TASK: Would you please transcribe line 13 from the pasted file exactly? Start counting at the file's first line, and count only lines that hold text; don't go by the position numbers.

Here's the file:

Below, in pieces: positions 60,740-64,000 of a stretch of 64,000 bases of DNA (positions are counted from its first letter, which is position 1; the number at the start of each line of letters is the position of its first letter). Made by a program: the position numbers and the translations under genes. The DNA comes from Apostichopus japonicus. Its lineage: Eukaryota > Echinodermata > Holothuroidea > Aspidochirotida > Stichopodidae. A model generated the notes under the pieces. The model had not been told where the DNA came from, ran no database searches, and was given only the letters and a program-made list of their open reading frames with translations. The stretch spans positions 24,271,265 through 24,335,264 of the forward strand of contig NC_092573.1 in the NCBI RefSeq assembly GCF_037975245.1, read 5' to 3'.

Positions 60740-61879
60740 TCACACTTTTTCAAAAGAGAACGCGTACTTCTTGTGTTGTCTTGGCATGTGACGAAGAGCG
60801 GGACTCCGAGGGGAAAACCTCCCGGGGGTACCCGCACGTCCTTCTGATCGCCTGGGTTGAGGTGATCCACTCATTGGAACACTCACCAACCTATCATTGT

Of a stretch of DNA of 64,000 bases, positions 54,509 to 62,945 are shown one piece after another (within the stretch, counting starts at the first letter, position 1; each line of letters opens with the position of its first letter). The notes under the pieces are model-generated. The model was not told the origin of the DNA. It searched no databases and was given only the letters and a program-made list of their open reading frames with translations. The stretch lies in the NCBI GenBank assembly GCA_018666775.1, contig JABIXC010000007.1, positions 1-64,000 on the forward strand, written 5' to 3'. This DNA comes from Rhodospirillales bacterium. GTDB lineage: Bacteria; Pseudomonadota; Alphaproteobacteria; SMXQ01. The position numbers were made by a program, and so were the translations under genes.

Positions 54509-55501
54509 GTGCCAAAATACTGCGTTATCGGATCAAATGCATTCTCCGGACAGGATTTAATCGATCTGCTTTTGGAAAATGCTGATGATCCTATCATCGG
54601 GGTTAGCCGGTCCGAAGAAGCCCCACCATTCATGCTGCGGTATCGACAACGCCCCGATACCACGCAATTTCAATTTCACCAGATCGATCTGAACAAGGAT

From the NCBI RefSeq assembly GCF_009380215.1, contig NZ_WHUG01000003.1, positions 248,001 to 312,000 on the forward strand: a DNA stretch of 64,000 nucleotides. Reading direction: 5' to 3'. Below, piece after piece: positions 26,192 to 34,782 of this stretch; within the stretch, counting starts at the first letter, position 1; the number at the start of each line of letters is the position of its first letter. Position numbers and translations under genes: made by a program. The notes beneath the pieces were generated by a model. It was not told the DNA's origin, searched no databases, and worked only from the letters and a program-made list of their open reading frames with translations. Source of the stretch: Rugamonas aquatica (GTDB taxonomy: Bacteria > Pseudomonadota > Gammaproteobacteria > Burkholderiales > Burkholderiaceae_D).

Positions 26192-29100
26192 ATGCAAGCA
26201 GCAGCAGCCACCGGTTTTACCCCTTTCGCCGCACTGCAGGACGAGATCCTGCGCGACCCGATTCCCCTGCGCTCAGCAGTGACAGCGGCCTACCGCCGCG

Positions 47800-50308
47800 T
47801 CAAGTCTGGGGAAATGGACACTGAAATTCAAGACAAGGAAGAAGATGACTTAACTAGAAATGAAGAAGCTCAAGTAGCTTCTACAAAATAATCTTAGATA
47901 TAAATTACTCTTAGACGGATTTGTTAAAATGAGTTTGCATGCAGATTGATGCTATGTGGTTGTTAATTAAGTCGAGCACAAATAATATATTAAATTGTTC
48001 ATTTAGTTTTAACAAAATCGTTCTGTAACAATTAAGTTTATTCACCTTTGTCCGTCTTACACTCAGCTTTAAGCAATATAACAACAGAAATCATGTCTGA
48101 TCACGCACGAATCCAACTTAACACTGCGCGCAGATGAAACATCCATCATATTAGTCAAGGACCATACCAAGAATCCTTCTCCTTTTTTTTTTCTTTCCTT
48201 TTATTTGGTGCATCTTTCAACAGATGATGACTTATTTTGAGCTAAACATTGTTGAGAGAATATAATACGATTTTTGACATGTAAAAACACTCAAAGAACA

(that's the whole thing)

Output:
Positions 47800-50308